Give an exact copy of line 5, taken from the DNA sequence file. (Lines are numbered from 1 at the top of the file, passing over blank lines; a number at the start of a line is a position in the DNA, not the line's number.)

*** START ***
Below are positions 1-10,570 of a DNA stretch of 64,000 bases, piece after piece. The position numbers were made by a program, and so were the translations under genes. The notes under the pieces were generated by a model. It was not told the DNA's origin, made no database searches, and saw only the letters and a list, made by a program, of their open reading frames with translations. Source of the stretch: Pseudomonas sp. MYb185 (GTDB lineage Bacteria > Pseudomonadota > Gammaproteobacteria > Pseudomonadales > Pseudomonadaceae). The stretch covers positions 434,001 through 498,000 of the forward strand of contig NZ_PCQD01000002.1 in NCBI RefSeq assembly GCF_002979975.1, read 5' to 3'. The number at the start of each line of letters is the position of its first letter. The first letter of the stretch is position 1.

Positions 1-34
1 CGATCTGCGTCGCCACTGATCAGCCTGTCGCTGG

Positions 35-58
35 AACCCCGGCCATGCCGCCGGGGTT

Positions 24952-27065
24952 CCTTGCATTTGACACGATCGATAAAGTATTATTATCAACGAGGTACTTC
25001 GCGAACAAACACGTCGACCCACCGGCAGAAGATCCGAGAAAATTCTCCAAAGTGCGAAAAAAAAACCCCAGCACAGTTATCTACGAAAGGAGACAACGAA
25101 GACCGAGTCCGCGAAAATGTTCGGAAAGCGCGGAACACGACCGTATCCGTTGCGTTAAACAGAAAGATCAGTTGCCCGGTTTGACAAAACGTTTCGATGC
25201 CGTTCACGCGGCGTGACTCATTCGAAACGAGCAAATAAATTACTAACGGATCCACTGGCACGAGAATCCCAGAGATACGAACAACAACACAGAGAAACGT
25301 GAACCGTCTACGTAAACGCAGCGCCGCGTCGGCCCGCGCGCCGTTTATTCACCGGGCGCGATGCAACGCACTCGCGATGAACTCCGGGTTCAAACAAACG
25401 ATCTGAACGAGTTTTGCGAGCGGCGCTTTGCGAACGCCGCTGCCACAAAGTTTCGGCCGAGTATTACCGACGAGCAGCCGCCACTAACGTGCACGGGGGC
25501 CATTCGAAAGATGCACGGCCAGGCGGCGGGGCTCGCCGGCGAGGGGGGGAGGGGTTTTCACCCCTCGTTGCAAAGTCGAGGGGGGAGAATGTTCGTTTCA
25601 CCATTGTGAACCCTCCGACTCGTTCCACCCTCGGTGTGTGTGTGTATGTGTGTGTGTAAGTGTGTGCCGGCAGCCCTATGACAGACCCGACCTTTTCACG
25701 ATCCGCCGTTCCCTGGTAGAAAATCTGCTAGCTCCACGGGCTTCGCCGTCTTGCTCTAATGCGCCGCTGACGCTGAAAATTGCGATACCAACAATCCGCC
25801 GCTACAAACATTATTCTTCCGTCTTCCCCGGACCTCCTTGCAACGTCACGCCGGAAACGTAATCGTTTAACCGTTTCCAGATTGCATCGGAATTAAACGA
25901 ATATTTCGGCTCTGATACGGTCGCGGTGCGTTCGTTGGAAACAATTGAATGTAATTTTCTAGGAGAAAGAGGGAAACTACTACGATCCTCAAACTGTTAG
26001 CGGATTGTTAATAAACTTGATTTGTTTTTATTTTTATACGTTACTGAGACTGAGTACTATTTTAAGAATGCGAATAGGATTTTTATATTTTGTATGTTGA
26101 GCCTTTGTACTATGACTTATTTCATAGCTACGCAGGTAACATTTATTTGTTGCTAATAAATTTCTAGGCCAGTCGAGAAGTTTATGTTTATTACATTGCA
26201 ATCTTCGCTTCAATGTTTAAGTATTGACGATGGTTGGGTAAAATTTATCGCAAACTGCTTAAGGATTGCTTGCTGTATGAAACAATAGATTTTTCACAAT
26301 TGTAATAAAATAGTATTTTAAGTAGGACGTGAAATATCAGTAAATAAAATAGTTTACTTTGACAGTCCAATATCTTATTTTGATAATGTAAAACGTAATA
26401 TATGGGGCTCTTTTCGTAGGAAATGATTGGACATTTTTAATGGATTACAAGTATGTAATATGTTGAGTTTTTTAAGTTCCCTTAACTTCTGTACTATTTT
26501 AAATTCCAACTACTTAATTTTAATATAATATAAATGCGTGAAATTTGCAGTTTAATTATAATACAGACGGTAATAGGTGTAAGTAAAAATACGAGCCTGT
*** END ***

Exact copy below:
35 AACCCCGGCCATGCCGCCGGGGTT